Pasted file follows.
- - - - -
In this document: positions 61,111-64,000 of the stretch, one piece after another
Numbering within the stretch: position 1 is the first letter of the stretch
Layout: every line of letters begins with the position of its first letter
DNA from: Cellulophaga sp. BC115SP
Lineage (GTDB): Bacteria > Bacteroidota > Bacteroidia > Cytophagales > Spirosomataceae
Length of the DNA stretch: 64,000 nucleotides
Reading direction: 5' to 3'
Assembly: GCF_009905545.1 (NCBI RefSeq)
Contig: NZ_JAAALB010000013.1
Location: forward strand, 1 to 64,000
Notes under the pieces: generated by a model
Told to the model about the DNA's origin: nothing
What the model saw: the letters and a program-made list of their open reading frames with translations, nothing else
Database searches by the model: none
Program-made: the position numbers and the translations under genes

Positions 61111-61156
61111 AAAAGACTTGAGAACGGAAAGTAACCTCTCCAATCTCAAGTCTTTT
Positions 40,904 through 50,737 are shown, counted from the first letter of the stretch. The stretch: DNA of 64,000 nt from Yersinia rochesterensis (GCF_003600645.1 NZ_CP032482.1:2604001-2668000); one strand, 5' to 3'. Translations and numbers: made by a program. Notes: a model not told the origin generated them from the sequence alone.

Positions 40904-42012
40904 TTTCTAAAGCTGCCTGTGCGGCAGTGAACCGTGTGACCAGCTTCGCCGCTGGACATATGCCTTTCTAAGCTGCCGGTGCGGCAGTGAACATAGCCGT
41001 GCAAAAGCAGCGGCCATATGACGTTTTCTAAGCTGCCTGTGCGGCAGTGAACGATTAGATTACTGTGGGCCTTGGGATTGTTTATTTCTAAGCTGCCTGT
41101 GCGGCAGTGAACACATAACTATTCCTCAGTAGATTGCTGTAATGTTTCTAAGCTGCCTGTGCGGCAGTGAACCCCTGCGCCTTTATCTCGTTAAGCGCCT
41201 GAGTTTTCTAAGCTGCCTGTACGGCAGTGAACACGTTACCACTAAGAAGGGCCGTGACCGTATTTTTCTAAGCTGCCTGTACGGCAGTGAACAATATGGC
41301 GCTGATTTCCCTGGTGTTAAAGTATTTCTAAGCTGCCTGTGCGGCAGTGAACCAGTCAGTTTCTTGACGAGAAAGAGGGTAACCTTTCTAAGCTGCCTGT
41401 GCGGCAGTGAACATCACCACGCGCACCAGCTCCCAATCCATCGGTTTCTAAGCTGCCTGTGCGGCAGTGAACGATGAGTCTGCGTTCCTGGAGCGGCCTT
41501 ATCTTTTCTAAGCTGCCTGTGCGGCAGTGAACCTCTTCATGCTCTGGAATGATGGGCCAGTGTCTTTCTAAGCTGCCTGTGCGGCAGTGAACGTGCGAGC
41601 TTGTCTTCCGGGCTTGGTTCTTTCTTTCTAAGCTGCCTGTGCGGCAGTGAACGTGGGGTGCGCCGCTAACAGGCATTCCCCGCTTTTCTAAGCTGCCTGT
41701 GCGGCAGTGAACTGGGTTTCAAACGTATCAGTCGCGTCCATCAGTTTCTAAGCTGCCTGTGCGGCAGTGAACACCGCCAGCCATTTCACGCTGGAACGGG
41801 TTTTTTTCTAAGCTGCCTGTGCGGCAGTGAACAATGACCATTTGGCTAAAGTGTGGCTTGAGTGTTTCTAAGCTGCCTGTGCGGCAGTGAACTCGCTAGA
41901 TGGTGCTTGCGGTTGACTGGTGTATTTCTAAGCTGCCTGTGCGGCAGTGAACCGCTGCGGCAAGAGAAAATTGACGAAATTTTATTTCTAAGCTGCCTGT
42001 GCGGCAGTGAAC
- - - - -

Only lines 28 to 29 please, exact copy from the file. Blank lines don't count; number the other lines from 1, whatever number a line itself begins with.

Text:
41701 GCGGCAGTGAACTGGGTTTCAAACGTATCAGTCGCGTCCATCAGTTTCTAAGCTGCCTGTGCGGCAGTGAACACCGCCAGCCATTTCACGCTGGAACGGG
41801 TTTTTTTCTAAGCTGCCTGTGCGGCAGTGAACAATGACCATTTGGCTAAAGTGTGGCTTGAGTGTTTCTAAGCTGCCTGTGCGGCAGTGAACTCGCTAGA